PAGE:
*Chocolate, ink, peanut butter, wire, glue, thread, sugar, soil. The words read like a supermarket shopping list. But for Brazilian-born artist Vik Muniz, this everyday taxonomy is a Borgesian bestiary, each item a magical being with its own special power and a mythic tale of how it came to be. As a self-described adventurer in the “world of the nonexistent”—that is, of the image—Muniz has deployed these unlikely media to conjure everything from Andy Warhol paintings to simulated cumulus clouds, from Hollywood film stills to newspaper clippings.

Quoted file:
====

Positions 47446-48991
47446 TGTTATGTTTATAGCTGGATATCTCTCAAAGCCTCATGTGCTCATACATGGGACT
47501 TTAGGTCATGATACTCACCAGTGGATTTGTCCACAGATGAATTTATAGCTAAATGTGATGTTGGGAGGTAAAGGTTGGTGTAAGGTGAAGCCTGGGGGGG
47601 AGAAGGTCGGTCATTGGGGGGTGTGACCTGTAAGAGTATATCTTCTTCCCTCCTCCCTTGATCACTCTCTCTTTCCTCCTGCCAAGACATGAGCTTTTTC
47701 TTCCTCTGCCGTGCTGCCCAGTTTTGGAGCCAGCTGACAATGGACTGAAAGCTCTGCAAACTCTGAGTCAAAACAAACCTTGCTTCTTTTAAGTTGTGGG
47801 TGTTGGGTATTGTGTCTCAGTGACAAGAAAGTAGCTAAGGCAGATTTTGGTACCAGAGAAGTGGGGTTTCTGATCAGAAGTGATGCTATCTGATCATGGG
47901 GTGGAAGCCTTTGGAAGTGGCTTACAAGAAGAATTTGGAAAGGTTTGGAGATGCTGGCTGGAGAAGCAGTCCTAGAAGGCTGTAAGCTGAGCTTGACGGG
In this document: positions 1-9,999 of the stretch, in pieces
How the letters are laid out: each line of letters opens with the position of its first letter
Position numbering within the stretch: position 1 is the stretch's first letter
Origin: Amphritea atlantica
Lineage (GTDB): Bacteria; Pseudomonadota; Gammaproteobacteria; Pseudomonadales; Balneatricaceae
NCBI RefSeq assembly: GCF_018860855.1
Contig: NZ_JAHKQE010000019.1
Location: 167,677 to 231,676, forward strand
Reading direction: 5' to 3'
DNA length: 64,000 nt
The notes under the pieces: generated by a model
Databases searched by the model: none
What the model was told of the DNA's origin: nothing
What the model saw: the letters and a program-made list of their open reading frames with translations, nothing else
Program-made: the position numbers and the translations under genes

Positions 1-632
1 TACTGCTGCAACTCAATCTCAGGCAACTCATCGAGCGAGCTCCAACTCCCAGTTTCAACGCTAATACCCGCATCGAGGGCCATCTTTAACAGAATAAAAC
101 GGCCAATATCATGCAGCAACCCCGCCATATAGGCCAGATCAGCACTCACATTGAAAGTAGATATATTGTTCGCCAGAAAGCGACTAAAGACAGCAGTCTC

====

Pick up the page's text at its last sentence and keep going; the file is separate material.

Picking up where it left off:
In his latest project, “Clayton Days,” 2000, Muniz has gone looking in the folds of history for the uncanny doublings that have become his signature. He has created—or rather, re-created—a series of sixty-five black-and-white “vintage” photographs from Clayton, Henry Clay Frick's Pittsburgh estate, now a museum that preserves

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